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Identifying & Describing Weather Forecasting Methods & Types

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  • 0:01 Weather Forecasting
  • 1:08 Persistence Forecasting
  • 2:08 Synoptic Forecasting
  • 3:19 Statistical Forecasting
  • 4:43 Computer Forecasting
  • 5:56 Lesson Summary
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Lesson Transcript
Instructor: Christopher Muscato

Chris has a master's degree in history and teaches at the University of Northern Colorado.

Humans have been trying to predict the weather for a very, very long time. So, what methods have we come up with? In this lesson, we'll look at four different methods of weather forecasting and see how each is used to predict the future.

Weather Forecasting

What will the weather be like tomorrow? If you could answer that with absolute certainty, not only would you have eliminated 90% of small talk in this country, but you would also be extraordinarily rich. Whether in anticipation of a vacation or hopeful day off of school, or to gauge the success of crops for a season, people are always trying to predict the weather. Being able to do so with absolute certainty would be paramount to telling the future, so it's impossible, but we do have some good ways to at least make an educated guess.

Weather forecasting is the scientific prediction of the state of atmospheric conditions, or a hypothesis about the weather based on reliable data. It seems that people have always wondered about the weather, and in fact, we have found attempted weather forecasts for as long as we have a written record of human history. So, let's check out some of the techniques we've come up with, and just maybe we'll be able to predict the weather.

Persistence Forecasting

Let's start with the basics. If today is 72 degrees and mostly sunny with slight rain showers in the afternoon, I'm assuming that it's not going to be 10 degrees and snowing tomorrow. That's the general idea behind our first method, called persistence forecasting, or the prediction of future weather based on the assumption that current weather trends will not change. In short, the weather trends will persist. This is the simplest method of forecasting and can be applied to short-term forecasting, as in tomorrow will probably look like today, or long-term forecasting - for example predicting that a hot, dry month of summer will be followed by another hot and dry month. Persistence forecasting works well in places like southern California where weather is very consistent. Where I live in Colorado, weather is much more erratic, so this method is not as successful.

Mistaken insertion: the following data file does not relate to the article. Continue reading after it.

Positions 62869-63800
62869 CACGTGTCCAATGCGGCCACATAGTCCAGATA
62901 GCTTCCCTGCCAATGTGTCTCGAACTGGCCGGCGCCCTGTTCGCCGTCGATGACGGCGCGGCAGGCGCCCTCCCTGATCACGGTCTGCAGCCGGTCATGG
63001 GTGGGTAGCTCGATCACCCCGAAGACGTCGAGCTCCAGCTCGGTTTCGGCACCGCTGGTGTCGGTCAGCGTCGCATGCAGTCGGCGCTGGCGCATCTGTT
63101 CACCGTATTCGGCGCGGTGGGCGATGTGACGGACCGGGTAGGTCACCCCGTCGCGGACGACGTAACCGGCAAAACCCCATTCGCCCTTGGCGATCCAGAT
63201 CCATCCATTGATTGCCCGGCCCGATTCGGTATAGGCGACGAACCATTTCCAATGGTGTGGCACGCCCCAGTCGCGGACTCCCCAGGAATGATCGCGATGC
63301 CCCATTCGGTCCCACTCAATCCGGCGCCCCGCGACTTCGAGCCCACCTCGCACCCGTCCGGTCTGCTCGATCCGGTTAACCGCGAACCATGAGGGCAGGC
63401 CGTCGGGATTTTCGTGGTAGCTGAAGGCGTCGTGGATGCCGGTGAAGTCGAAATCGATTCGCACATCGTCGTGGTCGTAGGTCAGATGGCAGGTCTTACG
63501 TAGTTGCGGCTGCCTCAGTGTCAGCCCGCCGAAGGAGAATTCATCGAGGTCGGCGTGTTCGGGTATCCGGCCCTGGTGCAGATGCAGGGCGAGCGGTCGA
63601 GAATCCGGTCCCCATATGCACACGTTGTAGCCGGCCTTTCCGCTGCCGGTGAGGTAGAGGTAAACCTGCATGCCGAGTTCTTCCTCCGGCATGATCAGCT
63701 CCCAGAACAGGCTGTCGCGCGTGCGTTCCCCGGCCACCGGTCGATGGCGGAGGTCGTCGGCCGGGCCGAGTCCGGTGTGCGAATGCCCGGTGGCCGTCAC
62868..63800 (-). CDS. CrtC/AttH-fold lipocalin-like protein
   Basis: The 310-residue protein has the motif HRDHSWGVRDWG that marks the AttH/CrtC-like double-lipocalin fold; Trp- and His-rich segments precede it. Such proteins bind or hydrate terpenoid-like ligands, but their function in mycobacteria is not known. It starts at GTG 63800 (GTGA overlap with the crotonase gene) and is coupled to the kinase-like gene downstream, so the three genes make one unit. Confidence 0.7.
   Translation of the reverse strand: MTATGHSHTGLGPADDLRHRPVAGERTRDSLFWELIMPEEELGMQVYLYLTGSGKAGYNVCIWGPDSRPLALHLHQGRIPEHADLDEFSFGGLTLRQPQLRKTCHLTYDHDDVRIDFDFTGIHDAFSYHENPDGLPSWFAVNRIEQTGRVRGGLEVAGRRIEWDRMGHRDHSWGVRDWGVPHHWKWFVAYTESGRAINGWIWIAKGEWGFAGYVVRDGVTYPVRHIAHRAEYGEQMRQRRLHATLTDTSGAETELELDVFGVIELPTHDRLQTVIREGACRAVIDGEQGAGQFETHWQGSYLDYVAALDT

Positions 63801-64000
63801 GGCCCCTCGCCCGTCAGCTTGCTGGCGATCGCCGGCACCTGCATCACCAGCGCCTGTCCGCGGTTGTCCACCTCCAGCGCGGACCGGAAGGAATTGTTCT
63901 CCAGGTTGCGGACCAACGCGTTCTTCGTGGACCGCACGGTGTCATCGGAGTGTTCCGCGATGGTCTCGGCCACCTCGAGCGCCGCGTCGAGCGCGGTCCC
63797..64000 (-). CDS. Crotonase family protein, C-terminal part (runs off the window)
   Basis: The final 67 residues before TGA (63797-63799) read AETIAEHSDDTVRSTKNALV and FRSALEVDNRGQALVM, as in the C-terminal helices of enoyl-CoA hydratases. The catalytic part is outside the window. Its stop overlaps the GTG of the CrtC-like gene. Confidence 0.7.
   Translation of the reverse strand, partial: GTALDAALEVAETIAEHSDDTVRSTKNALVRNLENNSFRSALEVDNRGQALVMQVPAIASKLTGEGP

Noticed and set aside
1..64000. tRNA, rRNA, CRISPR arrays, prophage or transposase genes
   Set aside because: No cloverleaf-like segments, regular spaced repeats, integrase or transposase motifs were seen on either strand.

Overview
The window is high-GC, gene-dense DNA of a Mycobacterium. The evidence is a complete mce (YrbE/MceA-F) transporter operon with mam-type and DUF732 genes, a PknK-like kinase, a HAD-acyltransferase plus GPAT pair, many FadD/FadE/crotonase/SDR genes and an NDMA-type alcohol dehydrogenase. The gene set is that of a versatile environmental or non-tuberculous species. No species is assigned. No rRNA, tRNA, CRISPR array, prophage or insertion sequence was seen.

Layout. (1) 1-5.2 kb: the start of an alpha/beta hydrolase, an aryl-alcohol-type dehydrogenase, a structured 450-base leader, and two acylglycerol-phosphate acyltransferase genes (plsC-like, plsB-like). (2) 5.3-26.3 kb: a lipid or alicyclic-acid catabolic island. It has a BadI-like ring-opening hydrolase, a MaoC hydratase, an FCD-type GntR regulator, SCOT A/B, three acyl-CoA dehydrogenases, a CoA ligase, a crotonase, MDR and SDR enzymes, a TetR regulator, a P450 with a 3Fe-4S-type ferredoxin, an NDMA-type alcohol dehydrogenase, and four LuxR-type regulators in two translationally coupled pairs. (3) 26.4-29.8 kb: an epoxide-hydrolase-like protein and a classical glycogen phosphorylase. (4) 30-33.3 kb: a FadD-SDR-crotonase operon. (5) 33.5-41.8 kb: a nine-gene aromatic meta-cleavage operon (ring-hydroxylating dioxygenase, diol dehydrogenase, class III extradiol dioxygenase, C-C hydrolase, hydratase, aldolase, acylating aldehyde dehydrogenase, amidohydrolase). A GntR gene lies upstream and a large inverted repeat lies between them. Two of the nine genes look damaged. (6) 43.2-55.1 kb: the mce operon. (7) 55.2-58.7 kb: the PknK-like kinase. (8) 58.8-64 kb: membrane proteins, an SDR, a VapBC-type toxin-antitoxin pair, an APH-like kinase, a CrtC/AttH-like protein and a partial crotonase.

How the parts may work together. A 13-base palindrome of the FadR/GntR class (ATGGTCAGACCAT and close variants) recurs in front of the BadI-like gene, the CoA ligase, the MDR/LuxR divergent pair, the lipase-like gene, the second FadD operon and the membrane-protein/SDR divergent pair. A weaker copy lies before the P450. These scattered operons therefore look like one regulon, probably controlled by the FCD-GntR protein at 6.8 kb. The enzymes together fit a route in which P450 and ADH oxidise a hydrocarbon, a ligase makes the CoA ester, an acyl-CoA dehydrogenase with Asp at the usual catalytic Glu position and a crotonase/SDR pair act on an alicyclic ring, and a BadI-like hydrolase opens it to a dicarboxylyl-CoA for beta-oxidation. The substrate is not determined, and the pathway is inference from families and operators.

Synoptic Forecasting

Sometimes you do want a slightly more sophisticated method of forecasting, so how about synoptic forecasting, predicting weather based on large-scale meteorological patterns? You see, if something is synoptic, it is a general summary, a view of several parts at a common point. In this case, that means a common point in time. Basically, when you make your forecast, you look at weather patterns on a large scale, observing various pressure systems, weather fronts, and other events. Now, when I say a large scale, I mean 1,000 kilometers or roughly 620 miles. That's the synoptic scale. If you've ever seen these sorts of maps on the nightly news, that's synoptic forecasting in action. The idea is that weather patterns affect each other in predictable ways, so by looking at the larger system we can predict changes in the near future. For example, this cyclone in the Pacific is generating various weather patterns that we can predict will change the pressure over us, leading to heavier than usual rain.

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